There are several problems with this concept. The teaser itself highlights the most obvious problem. Fungus lives on just about everything. Every single person on the planet is covered with fungal spores and tons of bacteria. It’s the same for every living thing. It’s just a natural fact. So if this chemical enzyme (which comes out of nowhere and has no reasonable source) rains down on an entire region, that entire region would be covered in several feet of fungus within minutes. Not only would Maria and the goats be dead, but every other person, animal, and plant would be dead.
This enzyme would then naturally enter the groundwater and spread all over the place. Since it seems as though a minute amount of the enzyme is all it takes to catalyze the fungal growth, the effects would be widespread and devastating. Thousands, if not millions, would be dead within days. And that’s just the case if the chemical rain was merely an isolated incident.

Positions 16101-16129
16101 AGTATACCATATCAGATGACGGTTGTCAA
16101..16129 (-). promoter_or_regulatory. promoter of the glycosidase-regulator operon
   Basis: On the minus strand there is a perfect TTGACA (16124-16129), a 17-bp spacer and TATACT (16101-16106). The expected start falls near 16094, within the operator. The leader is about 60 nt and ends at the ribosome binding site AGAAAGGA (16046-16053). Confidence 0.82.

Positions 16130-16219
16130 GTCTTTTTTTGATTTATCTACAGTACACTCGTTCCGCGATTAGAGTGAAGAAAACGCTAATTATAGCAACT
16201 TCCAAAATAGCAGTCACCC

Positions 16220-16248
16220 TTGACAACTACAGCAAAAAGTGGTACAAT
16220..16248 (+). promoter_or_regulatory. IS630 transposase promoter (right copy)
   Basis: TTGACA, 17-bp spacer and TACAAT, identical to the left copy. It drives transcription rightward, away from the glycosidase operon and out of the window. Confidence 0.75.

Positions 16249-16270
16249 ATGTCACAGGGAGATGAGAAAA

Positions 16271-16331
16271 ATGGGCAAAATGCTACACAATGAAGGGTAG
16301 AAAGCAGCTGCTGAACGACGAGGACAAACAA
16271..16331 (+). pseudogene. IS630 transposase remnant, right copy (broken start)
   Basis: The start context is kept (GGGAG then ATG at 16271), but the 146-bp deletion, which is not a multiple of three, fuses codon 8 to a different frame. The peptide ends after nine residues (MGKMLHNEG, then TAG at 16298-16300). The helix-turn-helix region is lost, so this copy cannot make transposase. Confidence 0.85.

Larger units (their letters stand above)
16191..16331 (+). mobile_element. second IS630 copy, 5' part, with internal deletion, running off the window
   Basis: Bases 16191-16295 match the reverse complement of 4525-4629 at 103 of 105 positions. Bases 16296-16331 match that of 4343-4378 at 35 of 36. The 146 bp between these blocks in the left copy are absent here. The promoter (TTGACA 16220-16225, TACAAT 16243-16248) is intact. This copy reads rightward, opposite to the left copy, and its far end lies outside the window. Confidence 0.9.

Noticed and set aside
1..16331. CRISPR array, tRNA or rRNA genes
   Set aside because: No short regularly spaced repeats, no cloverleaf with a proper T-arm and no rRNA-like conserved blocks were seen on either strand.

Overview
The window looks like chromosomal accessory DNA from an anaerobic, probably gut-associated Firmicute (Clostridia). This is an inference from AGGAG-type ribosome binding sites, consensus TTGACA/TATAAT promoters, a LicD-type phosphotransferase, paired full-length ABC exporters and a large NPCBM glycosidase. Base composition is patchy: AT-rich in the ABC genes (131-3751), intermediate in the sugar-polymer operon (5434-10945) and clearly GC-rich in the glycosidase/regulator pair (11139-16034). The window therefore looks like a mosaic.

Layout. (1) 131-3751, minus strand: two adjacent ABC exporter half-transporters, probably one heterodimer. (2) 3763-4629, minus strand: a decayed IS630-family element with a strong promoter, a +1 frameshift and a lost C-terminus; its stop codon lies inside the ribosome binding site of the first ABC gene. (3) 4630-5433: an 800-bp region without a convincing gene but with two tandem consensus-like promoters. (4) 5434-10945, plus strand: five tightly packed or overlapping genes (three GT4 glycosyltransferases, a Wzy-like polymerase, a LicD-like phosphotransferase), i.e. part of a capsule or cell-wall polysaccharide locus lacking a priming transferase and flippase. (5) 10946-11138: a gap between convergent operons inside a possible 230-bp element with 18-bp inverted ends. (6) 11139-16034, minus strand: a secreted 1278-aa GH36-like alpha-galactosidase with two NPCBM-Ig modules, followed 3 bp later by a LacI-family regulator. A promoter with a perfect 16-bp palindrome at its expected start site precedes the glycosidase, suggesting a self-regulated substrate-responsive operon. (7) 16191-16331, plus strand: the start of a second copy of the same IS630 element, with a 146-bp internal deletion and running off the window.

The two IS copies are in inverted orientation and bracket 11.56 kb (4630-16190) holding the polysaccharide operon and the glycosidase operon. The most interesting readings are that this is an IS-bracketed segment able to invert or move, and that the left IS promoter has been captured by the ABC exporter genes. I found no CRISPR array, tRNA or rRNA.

Of course, that would have ended the episode rather abruptly, so that’s not how it works. Instead, the writers make it seem as though the chemical itself changed something within Eladio’s biology so that he himself produces the catalyzing enzyme. Sure, that’s not how Scully explains it at the end of the episode, but that’s how it’s treated in the story, so there’s not much to be done about it.
The entire episode is filled with the same lack of attention. When Mulder and Scully appear on the scene, Scully can barely tolerate the stench of the dead goat, and yet Mulder is snacking away on sunflower seeds. Mulder talks about Fortean events to establish that the hot yellow rain fell from the sky after what appears to be the disintegration/explosion of a meteor, and one can’t help but wonder why he can’t just say that instead of couching it in terms that make him sound insane. Surely Scully saw “The Andromeda Strain” and can get the concept without the pretentious Fortean terminology!
Almost as quickly, the political commentary begins. Mulder instantly links illegal immigration to migrant farm workers, as if there’s little or no distinction to be made. In terms of the writers’ message, there’s really no room for details. It’s true that many of the migrant farm workers are illegally in the United States, but there are also a lot of legal immigrants just trying to make a living. That’s inconvenient to the politics, of course, so the issue is framed in the “Hell Money” fashion: immigrant populations are rendered invisible by Anglo society.